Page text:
An obvious first step is to measure the rankings you achieve, and this can be done through a manual search (although that is usually biased through automatic personalisation of your searches) or with external tools.

But you also need to measure the number of visitors you get from your SEO visitors, because ranking well for keywords that people don’t search for will produce no benefit at all. So a good analytics package, that shows the number of visitors you have, their behaviour on your site, and how they found you, is an essential part of SEO. There are lots of choices out there, but the easiest, and most widely used, is Google Analytics, which has the added bonus that it’s free (which always helps). You are also able to see things the way Google does, which can’t be bad. OK, let’s not kid ourselves that Google gives away the whole show, because it doesn’t (and neither would you…) but it gives us enough to place itself well ahead of the rest. In my opinion …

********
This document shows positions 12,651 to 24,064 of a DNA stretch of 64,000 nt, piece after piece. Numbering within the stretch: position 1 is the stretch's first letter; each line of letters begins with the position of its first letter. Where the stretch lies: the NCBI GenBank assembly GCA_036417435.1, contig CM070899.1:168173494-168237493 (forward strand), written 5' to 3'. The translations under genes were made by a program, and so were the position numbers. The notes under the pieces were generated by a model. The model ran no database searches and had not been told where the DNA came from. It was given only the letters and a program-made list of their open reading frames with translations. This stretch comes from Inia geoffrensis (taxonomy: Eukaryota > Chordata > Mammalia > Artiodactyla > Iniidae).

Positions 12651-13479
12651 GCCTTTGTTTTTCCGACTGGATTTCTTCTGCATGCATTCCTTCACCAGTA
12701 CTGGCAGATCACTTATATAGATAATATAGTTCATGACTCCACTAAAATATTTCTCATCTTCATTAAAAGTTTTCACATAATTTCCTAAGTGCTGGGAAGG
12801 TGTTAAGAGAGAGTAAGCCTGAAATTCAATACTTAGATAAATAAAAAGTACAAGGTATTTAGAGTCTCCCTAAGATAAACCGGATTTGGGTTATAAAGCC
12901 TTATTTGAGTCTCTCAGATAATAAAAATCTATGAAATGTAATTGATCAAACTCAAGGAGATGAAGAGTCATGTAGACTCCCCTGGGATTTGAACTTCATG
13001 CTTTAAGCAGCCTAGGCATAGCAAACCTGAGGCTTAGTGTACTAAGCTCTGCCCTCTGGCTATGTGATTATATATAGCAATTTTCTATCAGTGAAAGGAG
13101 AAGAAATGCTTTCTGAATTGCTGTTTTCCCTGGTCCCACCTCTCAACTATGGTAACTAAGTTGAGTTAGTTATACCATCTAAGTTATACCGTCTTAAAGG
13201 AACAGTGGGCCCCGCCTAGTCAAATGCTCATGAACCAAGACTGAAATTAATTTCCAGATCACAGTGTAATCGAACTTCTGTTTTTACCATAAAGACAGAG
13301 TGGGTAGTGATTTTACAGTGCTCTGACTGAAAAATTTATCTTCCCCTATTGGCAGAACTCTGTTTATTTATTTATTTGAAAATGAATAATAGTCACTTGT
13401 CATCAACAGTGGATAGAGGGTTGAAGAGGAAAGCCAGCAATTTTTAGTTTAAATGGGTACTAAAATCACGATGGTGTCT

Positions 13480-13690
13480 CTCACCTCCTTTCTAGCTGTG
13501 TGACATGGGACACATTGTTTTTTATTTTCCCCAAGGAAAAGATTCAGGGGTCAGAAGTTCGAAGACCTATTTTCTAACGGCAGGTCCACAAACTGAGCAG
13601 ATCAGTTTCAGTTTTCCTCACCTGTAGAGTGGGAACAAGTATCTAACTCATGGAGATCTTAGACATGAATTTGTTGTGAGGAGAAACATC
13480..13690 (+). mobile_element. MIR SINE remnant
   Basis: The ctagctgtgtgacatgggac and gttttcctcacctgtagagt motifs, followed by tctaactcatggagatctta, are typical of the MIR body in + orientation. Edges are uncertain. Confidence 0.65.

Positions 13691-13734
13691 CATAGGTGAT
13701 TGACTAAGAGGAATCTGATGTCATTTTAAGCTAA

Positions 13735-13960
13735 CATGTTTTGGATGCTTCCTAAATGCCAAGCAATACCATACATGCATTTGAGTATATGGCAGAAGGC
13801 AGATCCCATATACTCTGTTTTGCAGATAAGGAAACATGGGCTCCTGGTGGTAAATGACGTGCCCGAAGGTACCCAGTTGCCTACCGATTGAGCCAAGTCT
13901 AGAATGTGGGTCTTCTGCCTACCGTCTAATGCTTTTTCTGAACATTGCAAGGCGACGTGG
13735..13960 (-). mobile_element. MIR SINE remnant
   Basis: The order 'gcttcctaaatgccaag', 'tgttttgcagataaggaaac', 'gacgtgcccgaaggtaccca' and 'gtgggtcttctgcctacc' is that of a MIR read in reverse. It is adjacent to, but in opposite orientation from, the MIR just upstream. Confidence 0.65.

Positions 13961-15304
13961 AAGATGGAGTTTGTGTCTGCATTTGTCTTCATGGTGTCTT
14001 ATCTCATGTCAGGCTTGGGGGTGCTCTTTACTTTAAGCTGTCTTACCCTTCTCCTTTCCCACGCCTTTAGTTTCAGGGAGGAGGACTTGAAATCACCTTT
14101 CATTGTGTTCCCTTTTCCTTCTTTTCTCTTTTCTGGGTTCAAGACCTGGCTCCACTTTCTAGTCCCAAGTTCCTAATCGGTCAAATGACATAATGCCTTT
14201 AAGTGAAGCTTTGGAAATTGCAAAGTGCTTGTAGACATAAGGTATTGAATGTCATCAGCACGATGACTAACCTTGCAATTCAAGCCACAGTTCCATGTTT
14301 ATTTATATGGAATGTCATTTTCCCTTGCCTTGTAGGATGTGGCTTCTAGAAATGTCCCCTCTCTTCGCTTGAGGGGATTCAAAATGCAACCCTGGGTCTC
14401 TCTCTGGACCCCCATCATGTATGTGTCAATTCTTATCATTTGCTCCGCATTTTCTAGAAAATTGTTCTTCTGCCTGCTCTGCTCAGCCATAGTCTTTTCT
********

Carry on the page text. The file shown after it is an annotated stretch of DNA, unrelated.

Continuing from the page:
Your site should be constantly evolving and growing. You need to introduce new features and strategies to boost the power of your SEO campaign. You should be analysing performance of the site, so you understand what is and isn’t working. If you are not using any form of analytics, you are marketing your business blind, and this will hold you back in many ways, especially your SEO. So fix it.

Other Issues

There are other issues which get wide publicity and are worth a mention because they have a minor (but measurable) impact on SEO results.

1) Social Media. I have placed social media first in this section because of the attention it gets, and it cannot be denied that, for the right market, social media is an extremely effective marketing tool in its own right. But for many markets, it’s largely an irrelevance, and as a means of boosting your rankings, don’t get carried away. Setting up your social media profiles, seeking out the right people to contact, and then regularly engaging with them so they in turn promote your content, takes a great deal of work, and if SEO is you main focus, there are more effective ways of getting results.